“Fostering Student Engagement Campuswide”, National Survey of Student Engagement Annual Results 2011

Findings released by the National Survey of Student Engagement (NSSE) show that full-time college students, on average, spend 15 hours a week on their studies. However, study time differed by academic majors, for example, seniors in engineering averaged about 19 hours per week, while their peers in the social sciences and business averaged five fewer hours. The findings were from a 2011 survey of 416,000 first-year students and seniors attending 673 U.S. colleges and universities.

The findings raise questions about whether there is a mismatch between the work asked of students and what students believe necessary to succeed, and whether Faculty expectations for study time may need to be adjusted.

Alexander C. McCormick, NSSE director and associate professor of education at Indiana University, suggests that Faculties and academic leaders may need to reflect on their expectations for academic work by discipline. It would also be useful to explicitly teach study skills and strategies so that students can become effective learners.

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Value of degrees to be revealed for first time in the UK

Official work force surveys in the UK are now asking respondents about which universities they attended. As a result, it will be possible to show which university graduates dominate lucrative careers like law and banking, and the financial benefits over time of attending particular institutions.

It is part of a move by ministers to make higher education more accountable and reveal key details about what undergraduates get for their money.

The data is collected by the Office for National Statistics as part of the Labour Force Survey (LFS), which questions 110,000 people in 50,000 households at quarterly intervals and is used to show national employment levels.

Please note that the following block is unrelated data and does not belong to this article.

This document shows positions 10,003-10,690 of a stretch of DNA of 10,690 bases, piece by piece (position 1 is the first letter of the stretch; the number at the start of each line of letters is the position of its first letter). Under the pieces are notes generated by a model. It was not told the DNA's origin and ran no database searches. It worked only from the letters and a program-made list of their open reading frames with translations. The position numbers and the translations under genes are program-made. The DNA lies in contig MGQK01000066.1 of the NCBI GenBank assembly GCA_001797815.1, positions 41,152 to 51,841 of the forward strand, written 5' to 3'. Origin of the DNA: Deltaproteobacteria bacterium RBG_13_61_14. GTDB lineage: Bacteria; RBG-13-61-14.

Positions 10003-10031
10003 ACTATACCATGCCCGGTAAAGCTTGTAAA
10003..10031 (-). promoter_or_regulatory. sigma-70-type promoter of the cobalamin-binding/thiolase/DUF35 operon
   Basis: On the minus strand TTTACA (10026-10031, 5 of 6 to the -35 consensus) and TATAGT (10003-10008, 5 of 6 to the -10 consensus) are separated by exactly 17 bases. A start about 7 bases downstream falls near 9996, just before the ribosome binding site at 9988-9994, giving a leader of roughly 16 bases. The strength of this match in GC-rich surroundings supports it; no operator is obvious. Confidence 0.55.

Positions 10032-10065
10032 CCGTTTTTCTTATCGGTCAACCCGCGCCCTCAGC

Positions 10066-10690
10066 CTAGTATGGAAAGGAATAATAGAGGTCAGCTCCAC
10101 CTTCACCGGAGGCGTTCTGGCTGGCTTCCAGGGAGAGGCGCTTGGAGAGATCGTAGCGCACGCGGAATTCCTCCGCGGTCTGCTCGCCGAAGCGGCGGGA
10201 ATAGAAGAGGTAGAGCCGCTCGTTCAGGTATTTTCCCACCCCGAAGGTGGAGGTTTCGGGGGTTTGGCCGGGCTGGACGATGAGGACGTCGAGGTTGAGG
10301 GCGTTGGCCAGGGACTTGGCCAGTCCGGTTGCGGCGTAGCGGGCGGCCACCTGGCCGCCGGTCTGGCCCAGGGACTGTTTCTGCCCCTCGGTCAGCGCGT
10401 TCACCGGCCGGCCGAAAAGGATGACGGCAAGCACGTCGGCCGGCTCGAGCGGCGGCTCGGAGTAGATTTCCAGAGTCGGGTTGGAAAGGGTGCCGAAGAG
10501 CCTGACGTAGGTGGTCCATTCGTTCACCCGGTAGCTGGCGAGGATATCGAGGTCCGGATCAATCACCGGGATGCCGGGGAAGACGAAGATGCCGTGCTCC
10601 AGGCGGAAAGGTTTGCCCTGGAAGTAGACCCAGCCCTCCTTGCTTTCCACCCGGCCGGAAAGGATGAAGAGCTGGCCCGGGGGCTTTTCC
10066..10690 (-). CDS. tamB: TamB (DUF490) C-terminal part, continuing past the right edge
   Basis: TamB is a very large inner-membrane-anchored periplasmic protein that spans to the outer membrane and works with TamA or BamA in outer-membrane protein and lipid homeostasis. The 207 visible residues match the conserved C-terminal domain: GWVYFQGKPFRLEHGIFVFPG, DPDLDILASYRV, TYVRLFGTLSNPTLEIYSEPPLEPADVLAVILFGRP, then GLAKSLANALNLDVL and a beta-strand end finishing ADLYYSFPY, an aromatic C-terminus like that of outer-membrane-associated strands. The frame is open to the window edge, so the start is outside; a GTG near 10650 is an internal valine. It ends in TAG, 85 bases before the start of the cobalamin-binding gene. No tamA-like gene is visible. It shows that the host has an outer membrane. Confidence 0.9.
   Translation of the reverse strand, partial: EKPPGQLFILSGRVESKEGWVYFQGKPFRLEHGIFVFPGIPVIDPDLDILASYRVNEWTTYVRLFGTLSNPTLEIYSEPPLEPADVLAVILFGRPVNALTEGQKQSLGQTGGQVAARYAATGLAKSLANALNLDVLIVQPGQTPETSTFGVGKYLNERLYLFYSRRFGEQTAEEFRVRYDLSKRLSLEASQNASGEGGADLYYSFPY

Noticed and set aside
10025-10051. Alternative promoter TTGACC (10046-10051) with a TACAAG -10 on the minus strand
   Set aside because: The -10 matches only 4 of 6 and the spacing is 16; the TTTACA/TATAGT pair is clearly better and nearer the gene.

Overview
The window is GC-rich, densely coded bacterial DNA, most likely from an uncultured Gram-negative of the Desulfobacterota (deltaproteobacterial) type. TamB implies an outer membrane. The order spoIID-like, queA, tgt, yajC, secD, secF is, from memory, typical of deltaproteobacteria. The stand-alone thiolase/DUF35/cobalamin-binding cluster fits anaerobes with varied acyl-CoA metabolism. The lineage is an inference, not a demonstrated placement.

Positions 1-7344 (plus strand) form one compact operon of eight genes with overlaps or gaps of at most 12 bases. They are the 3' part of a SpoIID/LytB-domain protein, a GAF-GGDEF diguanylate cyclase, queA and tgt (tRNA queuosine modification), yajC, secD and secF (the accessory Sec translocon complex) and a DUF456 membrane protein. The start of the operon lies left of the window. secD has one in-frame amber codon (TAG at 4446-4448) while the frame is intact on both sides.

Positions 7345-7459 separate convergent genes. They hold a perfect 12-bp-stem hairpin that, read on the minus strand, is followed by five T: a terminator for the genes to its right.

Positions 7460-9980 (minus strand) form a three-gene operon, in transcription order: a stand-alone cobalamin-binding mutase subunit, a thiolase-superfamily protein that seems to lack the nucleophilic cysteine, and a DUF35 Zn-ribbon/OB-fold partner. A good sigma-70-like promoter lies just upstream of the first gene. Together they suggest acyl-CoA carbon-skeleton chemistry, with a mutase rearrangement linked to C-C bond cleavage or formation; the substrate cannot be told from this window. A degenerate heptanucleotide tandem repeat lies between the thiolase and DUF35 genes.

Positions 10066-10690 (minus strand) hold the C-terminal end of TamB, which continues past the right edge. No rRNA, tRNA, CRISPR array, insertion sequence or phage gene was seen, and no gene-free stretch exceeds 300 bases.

“The labour force survey gives details of salaries and employment over time, which students can make judgements on,” A government source said. “Over time the LFS information could enable modelling of lifetime earnings by institution and help contribute to our understanding of social mobility.”

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Top scholars in China share courses online

20 courses provided by 18 top Chinese universities went online in November, 2011. This is China’s latest attempt to disseminate teaching resources within the nation and promote Chinese culture globally. They are available through the websites of NetEase and China Network Television, as well as icourse.edu.cn, for free.

The Chinese Ministry of Education comments that these open courses can enable university students across the country to have access to lectures given by top scholars. They also promote the idea of open education by using the internet, and they can be shared by the public for free.

According to the Ministry, up to 1,000 online open courses will be offered by the end of 2015, and 100 will be available by the end of 2011. Some of the courses will be translated into English and promoted across the rest of the world.

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“Making Student Learning Evidence Transparent: The State of the Art”, a report on National Institute for Learning Outcomes Assessment

The report “Making Student Learning Evidence Transparent: The State of the Art” by the National Institute for Learning Outcomes Assessment (NILOA) analyzes the degree to which institutions make available what they are doing to assess the knowledge and abilities undergraduates acquire.

The report is based on information from the websites of 200 colleges and universities across the U.S. and describes how institutions display assessment results, the progress higher education has made in the past few years concerning institutional transparency, and the impact of national transparency initiatives to encourage institutions to report such information.

NILOA researchers point out that while institutions now share their work in terms of assessing student learning more frequently, much more can be done to make assessment information easier to understand and to be used by both external and internal audiences. The report also provides recommendations to colleges and universities to enhance transparency of evidence of student learning and subsequent use.

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